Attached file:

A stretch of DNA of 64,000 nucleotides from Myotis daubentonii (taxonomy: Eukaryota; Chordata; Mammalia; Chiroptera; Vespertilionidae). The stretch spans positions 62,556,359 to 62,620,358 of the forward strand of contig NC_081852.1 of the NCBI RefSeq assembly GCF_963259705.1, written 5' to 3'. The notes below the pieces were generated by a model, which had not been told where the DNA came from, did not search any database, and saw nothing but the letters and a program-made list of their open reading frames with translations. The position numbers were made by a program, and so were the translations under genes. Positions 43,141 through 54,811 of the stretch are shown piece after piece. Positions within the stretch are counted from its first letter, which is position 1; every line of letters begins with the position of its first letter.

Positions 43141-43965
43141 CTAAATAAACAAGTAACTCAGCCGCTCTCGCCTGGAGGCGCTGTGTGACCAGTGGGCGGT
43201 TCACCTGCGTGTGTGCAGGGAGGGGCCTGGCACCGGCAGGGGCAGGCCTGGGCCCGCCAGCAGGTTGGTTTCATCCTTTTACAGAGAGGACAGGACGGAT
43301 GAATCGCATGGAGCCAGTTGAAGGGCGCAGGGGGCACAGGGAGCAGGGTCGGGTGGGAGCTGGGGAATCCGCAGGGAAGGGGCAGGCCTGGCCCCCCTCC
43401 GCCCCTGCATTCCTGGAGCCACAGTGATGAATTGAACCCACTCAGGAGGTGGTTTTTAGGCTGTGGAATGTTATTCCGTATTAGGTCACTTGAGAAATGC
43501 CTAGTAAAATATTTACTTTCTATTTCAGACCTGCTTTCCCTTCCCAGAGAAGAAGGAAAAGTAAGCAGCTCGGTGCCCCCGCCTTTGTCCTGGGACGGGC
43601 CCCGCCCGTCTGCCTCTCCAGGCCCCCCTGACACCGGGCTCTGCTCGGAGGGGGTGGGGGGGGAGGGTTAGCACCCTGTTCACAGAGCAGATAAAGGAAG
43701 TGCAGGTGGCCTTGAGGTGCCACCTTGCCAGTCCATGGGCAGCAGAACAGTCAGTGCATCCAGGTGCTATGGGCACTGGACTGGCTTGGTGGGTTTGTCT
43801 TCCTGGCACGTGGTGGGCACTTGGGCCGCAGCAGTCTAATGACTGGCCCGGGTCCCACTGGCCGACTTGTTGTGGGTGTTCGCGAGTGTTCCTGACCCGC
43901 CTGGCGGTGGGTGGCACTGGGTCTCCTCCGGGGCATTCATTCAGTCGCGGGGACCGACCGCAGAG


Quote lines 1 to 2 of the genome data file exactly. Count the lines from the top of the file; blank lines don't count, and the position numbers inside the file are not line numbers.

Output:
A stretch of DNA of 64,000 nucleotides from Myotis daubentonii (taxonomy: Eukaryota; Chordata; Mammalia; Chiroptera; Vespertilionidae). The stretch spans positions 62,556,359 to 62,620,358 of the forward strand of contig NC_081852.1 of the NCBI RefSeq assembly GCF_963259705.1, written 5' to 3'. The notes below the pieces were generated by a model, which had not been told where the DNA came from, did not search any database, and saw nothing but the letters and a program-made list of their open reading frames with translations. The position numbers were made by a program, and so were the translations under genes. Positions 43,141 through 54,811 of the stretch are shown piece after piece. Positions within the stretch are counted from its first letter, which is position 1; every line of letters begins with the position of its first letter.

Positions 43141-43965